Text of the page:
As residents know already and visitors soon learn, the tackling of piracy and counterfeiting isn’t a high priority in Spain. From the fake luxury goods on the streets to openly sold pirate TV services, the sixth most populated country in Europe often has other things on its mind.
This week, however, the government said it would re-focus attention on piracy and a number of related issues, including reform of compensation for private copying and tax breaks for live entertainment.
In an announcement before the Congressional Culture Committee, Iñigo Méndez de Vigo, Minister of Education, Culture and Sports, presented the government’s ‘Culture 20/20 Plan’, the successor to its Strategic Plan for Culture.
Among a basket of cultural-focused measures sits the creation of a special prosecutor’s office, dedicated to fighting piracy and other intellectual property-related offenses.
The Minister said that strengthening the fight against piracy, both online and offline, is an existing project receiving new life as one of the 20/20 Plan’s key objectives.
“It’s an old project with the Ministry of Justice and a clear signal that we’re serious,” he said, adding that the government will boost its human resources and technological means to tackle the problem at hand.
Turning to Internet piracy in particular, the Minister said that between 2012 and 2016 there had been 491 requests to remove illegal content from websites, almost all of which had been resolved. He reported that just over 50 sites had ceased their activities and 200 more had removed illegal content to move into compliance.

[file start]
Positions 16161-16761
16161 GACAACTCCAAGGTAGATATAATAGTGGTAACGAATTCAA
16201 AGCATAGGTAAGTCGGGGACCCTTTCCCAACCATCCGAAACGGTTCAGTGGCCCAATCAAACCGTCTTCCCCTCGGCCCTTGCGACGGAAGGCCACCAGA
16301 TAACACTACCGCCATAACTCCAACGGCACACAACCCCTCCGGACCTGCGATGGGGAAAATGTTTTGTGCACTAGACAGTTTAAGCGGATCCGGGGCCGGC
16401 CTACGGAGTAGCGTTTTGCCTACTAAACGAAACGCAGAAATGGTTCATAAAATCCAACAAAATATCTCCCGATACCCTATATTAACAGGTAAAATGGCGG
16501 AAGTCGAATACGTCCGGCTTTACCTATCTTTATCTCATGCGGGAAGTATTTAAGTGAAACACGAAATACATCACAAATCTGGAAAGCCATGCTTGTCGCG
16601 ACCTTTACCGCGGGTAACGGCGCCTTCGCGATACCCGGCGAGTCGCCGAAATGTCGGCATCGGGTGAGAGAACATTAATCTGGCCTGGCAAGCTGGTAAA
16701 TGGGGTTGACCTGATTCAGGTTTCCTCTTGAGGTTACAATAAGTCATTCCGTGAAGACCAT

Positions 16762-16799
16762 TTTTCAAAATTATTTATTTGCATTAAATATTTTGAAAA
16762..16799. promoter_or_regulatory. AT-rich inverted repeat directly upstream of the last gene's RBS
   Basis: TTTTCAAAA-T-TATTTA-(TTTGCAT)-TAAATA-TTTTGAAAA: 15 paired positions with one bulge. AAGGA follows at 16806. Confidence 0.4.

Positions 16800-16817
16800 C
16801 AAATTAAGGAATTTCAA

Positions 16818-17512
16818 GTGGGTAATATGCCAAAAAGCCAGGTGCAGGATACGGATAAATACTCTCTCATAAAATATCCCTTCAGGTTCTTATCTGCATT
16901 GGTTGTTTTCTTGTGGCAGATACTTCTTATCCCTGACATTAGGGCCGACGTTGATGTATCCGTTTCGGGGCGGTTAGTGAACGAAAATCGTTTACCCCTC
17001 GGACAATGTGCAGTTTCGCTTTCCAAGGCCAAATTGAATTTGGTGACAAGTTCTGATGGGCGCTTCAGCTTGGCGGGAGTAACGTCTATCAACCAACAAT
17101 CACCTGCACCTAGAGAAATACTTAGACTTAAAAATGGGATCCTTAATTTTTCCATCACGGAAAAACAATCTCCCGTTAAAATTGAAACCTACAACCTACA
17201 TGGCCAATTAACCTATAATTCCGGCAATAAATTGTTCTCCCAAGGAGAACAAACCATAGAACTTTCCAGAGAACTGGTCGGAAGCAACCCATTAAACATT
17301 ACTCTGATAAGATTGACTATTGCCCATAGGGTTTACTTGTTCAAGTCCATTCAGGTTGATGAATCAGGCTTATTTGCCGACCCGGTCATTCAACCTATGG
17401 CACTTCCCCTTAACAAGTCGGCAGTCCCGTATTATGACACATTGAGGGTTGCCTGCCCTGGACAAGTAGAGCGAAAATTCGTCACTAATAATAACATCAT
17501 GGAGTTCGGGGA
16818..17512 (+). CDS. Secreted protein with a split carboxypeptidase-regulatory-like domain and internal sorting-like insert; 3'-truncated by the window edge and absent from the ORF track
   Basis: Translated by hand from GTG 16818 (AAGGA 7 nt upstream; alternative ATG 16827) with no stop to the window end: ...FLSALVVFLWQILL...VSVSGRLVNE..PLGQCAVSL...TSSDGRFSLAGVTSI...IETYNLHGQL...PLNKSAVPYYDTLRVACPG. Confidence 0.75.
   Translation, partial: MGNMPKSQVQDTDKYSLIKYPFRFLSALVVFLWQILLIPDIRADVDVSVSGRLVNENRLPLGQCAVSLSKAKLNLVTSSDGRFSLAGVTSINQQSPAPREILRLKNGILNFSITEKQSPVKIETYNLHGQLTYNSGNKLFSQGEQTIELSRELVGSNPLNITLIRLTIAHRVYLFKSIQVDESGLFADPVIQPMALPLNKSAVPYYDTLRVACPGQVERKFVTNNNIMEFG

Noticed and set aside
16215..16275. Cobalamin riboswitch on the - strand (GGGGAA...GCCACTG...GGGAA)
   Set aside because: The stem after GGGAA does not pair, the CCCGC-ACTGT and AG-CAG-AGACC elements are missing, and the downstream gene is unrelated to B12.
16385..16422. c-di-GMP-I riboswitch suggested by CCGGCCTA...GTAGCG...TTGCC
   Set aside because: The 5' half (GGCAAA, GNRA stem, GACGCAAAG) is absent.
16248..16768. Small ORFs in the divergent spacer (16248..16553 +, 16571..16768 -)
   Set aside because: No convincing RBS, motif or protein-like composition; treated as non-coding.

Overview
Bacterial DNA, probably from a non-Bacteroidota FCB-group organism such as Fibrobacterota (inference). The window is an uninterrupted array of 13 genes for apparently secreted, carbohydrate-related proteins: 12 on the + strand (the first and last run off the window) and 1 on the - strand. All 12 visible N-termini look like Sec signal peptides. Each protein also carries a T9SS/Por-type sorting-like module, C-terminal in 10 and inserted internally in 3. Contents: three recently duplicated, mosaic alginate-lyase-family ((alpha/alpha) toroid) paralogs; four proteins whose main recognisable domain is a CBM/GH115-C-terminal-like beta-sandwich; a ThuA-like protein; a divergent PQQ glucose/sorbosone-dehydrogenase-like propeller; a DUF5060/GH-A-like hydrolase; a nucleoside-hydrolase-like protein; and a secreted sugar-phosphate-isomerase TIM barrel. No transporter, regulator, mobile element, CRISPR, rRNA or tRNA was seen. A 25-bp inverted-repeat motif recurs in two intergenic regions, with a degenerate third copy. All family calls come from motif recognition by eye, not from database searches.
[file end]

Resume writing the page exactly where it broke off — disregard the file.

While there was no mention of any warning notice campaigns, such as the one underway in the United States and another preparing for launch in the UK, Spain plans to run anti-piracy awareness campaigns, both in the media and in classrooms.
“[We will] raise awareness among schoolchildren to respect property, protect creators and expand cultural heritage,” the Minister said.
“We have to achieve a great sensibility, mainly in the schools, so that the children understand that when they are illegally downloading a song they are stealing. It is an issue of education and awareness in which we will take advantage of the fact that Education and Culture are under the same jurisdiction.”
Also on the agenda is “urgent” reform of unpopular private copying rules and a promise to “respond in a balanced manner to the needs of consumers and the different sectors involved.”
If economic conditions allow, the government also wants to reduce VAT on live entertainment from the current 21% to just 10%.